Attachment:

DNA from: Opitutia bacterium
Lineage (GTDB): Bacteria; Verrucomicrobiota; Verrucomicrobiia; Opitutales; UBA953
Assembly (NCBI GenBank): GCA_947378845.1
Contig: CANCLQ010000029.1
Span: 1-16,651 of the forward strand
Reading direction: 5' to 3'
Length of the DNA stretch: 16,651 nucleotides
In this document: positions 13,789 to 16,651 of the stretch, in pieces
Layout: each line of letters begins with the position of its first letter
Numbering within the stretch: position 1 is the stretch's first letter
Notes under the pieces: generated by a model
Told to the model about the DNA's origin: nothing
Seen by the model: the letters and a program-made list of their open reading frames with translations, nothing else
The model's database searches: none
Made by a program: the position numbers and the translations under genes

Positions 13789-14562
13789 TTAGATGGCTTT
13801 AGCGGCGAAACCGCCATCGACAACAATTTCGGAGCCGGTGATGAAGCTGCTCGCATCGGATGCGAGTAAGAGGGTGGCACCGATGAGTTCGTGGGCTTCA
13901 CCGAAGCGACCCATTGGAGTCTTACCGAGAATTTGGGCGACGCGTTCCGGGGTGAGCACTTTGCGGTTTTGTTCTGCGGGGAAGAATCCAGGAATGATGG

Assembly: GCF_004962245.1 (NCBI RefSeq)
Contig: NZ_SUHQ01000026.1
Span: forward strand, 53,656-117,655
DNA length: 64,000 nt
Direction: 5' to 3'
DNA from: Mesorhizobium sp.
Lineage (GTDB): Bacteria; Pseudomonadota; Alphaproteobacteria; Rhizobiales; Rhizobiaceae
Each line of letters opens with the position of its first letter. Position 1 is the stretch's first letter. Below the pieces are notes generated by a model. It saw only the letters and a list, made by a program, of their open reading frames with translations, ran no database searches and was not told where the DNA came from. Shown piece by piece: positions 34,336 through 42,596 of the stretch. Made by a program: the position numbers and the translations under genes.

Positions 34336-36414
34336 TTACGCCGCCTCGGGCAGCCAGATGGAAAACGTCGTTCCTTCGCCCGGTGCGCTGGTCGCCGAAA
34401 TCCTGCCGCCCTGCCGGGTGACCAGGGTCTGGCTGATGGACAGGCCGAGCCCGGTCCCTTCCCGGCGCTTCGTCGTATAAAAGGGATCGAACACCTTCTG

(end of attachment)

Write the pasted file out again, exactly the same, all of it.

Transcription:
DNA from: Opitutia bacterium
Lineage (GTDB): Bacteria; Verrucomicrobiota; Verrucomicrobiia; Opitutales; UBA953
Assembly (NCBI GenBank): GCA_947378845.1
Contig: CANCLQ010000029.1
Span: 1-16,651 of the forward strand
Reading direction: 5' to 3'
Length of the DNA stretch: 16,651 nucleotides
In this document: positions 13,789 to 16,651 of the stretch, in pieces
Layout: each line of letters begins with the position of its first letter
Numbering within the stretch: position 1 is the stretch's first letter
Notes under the pieces: generated by a model
Told to the model about the DNA's origin: nothing
Seen by the model: the letters and a program-made list of their open reading frames with translations, nothing else
The model's database searches: none
Made by a program: the position numbers and the translations under genes

Positions 13789-14562
13789 TTAGATGGCTTT
13801 AGCGGCGAAACCGCCATCGACAACAATTTCGGAGCCGGTGATGAAGCTGCTCGCATCGGATGCGAGTAAGAGGGTGGCACCGATGAGTTCGTGGGCTTCA
13901 CCGAAGCGACCCATTGGAGTCTTACCGAGAATTTGGGCGACGCGTTCCGGGGTGAGCACTTTGCGGTTTTGTTCTGCGGGGAAGAATCCAGGAATGATGG

Assembly: GCF_004962245.1 (NCBI RefSeq)
Contig: NZ_SUHQ01000026.1
Span: forward strand, 53,656-117,655
DNA length: 64,000 nt
Direction: 5' to 3'
DNA from: Mesorhizobium sp.
Lineage (GTDB): Bacteria; Pseudomonadota; Alphaproteobacteria; Rhizobiales; Rhizobiaceae
Each line of letters opens with the position of its first letter. Position 1 is the stretch's first letter. Below the pieces are notes generated by a model. It saw only the letters and a list, made by a program, of their open reading frames with translations, ran no database searches and was not told where the DNA came from. Shown piece by piece: positions 34,336 through 42,596 of the stretch. Made by a program: the position numbers and the translations under genes.

Positions 34336-36414
34336 TTACGCCGCCTCGGGCAGCCAGATGGAAAACGTCGTTCCTTCGCCCGGTGCGCTGGTCGCCGAAA
34401 TCCTGCCGCCCTGCCGGGTGACCAGGGTCTGGCTGATGGACAGGCCGAGCCCGGTCCCTTCCCGGCGCTTCGTCGTATAAAAGGGATCGAACACCTTCTG